Major threats to cultural heritage come in two forms: destruction during military conflict and the looting of sites and collections. Both in antiquity and in contemporary times, we often see these destructive activities going hand in hand, but we also see a greater recognition that cultural remains should be protected.
videos + essays
A glimpse of the lost art of painted wooden synagogues popularized among Eastern European Jewish communities in the 17th and 18th centuries
There are two sides to every story, and so it is here.
Taken from Greece, confiscated by an emperor and returned to the people.
“In the path of our advance will be found historical monuments and cultural centres which symbolise … all that we are fighting to preserve.”
Archaeological sites are regularly vandalized to satisfy the demand of the international art market.
Grave robbing destroyed much of the archaeological context in Sicán—can what remains unlock the past?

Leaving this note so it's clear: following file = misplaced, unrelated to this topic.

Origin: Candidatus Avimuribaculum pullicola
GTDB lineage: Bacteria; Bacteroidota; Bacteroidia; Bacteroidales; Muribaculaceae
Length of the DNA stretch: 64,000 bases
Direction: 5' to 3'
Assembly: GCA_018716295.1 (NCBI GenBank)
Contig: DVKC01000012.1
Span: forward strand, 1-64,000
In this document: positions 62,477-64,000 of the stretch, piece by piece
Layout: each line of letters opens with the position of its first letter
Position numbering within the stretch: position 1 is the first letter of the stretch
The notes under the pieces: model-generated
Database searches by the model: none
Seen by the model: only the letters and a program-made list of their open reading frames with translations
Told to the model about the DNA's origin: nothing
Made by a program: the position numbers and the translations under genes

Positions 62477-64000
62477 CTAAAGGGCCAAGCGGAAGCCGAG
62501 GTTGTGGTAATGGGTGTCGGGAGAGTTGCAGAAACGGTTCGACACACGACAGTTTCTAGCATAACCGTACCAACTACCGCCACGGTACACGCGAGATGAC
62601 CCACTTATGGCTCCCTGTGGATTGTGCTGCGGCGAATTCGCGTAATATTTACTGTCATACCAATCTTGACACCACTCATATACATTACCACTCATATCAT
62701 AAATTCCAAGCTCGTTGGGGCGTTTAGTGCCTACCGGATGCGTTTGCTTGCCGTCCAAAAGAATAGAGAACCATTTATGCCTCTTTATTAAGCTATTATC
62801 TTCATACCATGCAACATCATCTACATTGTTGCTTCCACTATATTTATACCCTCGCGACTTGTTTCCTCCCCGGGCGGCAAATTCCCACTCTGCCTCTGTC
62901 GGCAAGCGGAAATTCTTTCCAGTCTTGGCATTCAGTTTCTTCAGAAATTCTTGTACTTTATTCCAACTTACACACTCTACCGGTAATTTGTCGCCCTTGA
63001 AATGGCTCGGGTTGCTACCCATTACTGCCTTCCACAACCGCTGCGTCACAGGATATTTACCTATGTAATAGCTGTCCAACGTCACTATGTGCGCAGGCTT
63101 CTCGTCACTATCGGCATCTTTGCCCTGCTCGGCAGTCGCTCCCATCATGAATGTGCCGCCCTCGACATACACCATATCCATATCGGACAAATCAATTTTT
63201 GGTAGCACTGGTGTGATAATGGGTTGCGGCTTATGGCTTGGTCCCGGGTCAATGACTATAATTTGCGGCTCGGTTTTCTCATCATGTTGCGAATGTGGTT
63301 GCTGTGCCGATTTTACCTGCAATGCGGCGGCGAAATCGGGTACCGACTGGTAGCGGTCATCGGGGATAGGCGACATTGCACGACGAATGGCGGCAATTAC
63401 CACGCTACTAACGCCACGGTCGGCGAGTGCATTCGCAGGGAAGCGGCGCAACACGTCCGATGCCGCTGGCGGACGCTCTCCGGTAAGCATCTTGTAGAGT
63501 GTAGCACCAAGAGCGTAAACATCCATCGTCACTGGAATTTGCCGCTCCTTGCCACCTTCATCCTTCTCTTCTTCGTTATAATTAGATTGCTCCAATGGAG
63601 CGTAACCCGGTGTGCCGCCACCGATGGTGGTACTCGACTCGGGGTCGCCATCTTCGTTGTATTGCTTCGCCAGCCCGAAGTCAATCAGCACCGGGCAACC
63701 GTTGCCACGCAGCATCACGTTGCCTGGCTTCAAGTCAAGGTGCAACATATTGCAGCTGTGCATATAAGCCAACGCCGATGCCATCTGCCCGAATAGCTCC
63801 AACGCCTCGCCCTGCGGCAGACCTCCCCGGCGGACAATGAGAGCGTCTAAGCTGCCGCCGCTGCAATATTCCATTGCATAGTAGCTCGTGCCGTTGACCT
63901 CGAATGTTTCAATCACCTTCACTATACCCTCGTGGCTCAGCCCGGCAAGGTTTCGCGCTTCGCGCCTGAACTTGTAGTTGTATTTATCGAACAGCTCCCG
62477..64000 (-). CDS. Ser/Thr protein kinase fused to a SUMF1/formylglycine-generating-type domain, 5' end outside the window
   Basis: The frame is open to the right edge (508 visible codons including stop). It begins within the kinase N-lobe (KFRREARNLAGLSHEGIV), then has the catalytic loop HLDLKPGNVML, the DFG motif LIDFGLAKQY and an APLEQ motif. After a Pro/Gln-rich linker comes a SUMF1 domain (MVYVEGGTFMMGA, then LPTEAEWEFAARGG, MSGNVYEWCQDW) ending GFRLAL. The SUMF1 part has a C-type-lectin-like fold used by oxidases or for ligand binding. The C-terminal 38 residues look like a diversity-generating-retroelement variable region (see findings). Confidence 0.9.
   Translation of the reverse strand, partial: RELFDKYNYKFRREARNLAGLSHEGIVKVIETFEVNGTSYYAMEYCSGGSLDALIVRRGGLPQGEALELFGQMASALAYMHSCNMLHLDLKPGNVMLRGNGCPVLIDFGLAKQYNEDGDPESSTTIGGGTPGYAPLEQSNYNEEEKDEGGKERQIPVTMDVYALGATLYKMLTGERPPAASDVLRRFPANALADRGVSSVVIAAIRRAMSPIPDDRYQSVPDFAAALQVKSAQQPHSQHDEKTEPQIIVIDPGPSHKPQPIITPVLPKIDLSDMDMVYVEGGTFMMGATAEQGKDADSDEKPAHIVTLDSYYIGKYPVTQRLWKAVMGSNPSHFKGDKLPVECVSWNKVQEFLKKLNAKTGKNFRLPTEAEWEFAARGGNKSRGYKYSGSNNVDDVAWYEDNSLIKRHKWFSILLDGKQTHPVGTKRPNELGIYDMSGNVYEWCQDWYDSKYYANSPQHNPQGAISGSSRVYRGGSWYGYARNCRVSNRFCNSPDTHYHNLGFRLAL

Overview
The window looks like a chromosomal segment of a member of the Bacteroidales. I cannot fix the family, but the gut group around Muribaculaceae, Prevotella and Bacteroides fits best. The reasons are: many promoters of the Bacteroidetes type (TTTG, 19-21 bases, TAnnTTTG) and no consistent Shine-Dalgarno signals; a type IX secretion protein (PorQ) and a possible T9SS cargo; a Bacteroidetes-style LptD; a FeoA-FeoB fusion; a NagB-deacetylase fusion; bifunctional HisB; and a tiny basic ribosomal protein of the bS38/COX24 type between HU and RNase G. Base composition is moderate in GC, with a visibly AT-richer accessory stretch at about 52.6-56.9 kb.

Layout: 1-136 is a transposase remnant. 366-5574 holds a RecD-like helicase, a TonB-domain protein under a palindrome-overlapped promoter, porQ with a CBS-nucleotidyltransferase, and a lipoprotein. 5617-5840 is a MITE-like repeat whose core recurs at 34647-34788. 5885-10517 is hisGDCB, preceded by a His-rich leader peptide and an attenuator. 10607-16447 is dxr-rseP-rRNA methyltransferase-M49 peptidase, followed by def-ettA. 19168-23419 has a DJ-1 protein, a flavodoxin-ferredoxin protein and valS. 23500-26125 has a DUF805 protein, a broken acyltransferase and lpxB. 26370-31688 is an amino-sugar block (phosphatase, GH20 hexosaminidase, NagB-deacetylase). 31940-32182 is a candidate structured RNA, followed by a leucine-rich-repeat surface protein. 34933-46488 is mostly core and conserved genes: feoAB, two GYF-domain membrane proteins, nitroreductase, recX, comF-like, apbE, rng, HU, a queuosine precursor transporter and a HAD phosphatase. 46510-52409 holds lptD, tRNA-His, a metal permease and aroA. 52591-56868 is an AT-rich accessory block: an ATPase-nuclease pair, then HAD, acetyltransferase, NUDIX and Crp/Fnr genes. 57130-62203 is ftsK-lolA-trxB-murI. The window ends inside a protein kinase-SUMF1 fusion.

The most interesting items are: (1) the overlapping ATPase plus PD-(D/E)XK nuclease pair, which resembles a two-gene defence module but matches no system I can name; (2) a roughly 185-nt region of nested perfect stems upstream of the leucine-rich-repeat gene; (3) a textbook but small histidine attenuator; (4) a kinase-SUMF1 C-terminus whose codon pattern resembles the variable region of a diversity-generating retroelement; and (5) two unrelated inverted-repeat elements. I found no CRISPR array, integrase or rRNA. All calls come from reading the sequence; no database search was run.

Archaeological sites are under constant threat from human and natural forces.
The royal site of Koh Ker was described as an outdoor museum—that all changed during the killing fields.
Conflict provides cover for art theft and trafficking—as war rages on, archaeological sites are pillaged.
Warned by an expert that this statue was “definitely stolen,” it took a lawsuit for Sotheby's to return it.
When conflict erupts in archaeologically rich countries, looted antiquities flood the art market.
Over 1000 of these sculptures were looted from Africa—now without context, they may never be understood.